CBR12 BINGO: Debut
I thought it would be a struggle coming up with a book to read for the Debut BINGO category, but I was fortunate enough to see a CBR Facebook post with some great suggestions. I took note of The Animals at Lockwood Manor and thought, “A mystery that combines natural history with an early World War II England setting? This has my name all over it.” Shout out to whoever posted the suggestion. I can’t find it now or I’d thank you more personally.
This book is a thoughtful and sensitive debut novel. It’s not a mystery in the traditional sense, but more of a love story/character study with Gothic elements, including ghosts, taxidermied animals that seem to move when nobody is watching, and a deteriorating mansion with dark secrets.
The novel opens in 1939, when the mammals of the Natural History Museum in London are being evacuated to Lockwood Manor to ensure their safekeeping in the event that London is bombed by the Luftwaffe. Because so many of the men of England are leaving to fight in the war, it falls to thirty-year-old Hetty Cartwright to oversee the evacuation and act as de facto director of the museum in its temporary home. She immediately encounters resistance from Major Lockwood, Lord of the Manor, who boasts to his guests about “his” museum and animals, but she’s drawn to the Major’s daughter Lucy, who is lonely and haunted, and in whom Hetty senses a kindred spirit. Shortly after Hetty and her charges arrive at Lockwood, a jaguar goes missing, and Hetty hears stories about Lucy’s late mother having seen ghosts. Is it Hetty’s imagination, or are animals moving during the night, in spite of guards being on duty and the doors being locked?
The mansion is itself a character, with its many unused rooms and oppressive atmosphere. The house is a paradox of darkness while also throwing light on the deterioration of its inhabitants. Soon after their arrival, Hetty looks mournfully at the state of the animals, “Now the myriad windows and lamps of Lockwood Manor had revealed faults and shabbiness even in the dim long gallery—places where fur had worn away, thread or glue had loosened, eyes become scratched or dull, cabinets bashed or rotten.”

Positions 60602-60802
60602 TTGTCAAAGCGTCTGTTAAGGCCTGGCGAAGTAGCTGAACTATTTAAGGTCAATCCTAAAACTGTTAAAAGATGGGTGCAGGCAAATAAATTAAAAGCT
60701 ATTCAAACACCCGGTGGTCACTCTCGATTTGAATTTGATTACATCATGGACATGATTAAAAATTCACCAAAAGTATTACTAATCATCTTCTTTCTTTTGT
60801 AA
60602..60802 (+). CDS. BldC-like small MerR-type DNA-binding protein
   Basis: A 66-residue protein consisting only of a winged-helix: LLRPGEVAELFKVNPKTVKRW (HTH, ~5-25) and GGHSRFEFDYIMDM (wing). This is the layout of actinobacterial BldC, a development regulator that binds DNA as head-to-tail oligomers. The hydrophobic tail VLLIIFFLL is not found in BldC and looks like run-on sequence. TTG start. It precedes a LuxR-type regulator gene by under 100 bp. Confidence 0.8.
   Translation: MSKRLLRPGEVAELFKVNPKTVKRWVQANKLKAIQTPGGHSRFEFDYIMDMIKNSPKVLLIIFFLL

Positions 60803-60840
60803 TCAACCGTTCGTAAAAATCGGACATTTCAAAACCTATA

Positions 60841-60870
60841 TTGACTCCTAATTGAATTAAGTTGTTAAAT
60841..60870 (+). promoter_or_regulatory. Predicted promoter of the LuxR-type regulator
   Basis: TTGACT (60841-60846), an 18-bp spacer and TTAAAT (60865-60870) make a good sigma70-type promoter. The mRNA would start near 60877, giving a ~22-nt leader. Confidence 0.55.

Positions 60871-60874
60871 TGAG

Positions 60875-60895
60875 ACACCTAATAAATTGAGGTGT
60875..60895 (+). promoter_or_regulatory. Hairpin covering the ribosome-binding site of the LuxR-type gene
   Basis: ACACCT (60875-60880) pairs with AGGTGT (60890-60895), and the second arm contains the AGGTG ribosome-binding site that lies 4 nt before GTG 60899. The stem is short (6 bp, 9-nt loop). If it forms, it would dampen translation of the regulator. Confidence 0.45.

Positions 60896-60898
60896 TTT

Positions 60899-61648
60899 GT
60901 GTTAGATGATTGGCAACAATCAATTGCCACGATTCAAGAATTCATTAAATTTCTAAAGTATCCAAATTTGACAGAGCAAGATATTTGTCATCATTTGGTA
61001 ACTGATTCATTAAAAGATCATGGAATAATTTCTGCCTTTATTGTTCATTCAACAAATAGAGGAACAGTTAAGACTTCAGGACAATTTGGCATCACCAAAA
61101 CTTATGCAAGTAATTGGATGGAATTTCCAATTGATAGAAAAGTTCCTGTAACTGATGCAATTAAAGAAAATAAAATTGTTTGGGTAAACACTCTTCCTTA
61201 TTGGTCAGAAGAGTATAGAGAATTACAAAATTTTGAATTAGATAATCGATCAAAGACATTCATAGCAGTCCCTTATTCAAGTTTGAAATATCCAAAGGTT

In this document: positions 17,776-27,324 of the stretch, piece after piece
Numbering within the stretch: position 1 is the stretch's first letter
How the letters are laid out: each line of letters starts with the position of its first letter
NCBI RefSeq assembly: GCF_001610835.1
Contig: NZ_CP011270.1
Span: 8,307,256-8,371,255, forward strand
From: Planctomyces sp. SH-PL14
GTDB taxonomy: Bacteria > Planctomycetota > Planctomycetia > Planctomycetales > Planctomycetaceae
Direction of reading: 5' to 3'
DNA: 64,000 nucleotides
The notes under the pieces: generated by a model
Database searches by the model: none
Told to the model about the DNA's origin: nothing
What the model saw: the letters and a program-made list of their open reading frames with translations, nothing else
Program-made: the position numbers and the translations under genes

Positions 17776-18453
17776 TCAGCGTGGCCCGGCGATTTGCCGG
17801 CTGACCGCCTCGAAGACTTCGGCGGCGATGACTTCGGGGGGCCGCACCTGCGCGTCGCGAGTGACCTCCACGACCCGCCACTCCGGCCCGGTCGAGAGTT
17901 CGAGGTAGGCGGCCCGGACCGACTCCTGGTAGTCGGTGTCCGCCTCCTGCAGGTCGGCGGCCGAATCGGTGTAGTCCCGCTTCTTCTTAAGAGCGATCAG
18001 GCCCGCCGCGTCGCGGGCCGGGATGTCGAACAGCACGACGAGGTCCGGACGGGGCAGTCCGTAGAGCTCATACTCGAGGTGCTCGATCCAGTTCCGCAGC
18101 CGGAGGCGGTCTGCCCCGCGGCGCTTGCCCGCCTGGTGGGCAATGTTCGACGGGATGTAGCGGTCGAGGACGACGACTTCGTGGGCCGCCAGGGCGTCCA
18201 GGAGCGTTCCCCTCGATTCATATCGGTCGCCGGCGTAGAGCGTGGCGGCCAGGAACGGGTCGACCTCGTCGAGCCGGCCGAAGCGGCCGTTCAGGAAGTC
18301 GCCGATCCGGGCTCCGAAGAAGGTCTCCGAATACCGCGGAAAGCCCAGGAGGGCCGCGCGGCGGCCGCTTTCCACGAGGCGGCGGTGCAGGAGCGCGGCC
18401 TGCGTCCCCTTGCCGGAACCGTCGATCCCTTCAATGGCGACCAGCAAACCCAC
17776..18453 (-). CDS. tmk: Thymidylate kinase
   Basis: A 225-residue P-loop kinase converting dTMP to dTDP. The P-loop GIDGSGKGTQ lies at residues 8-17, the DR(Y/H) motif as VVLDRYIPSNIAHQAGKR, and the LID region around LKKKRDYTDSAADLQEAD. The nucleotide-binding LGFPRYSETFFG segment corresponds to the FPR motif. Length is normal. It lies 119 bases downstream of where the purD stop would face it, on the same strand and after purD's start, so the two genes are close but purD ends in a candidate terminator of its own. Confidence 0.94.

The novel is distinctly feminist in the illustration of Hetty’s treatment by the Major. That she is thirty and unmarried is underscored every time he addresses her as Miss Cartwright, emphasizing the title; that he refers to her as “hysterical” whenever she confronts him about damage to one of the animals is excruciating for how common that description continues to be applied to women in the twenty-first century. Finally, the attraction between Lucy and Hetty (which is telegraphed very early in the novel) is painful because they each have so little in the way of comfort. Lucy’s father treats her like a fragile doll while Hetty’s mother considers her a disappointment for wanting a calling instead of a husband. That they could trust and support each other in a kinder world is the tragedy upon which all the other tragedies in the novel hinge.
The Animals at Lockwood Manor is a slow-moving novel, more Gothic than mystery, evoking elements of Daphne du Maurier’s Rebecca, with its imposing mansion, imperious housekeeper, and “ghost” of a former inhabitant. While not perfect, this is a fine first novel, and I’m looking forward to more of Jane Healey’s lovely prose.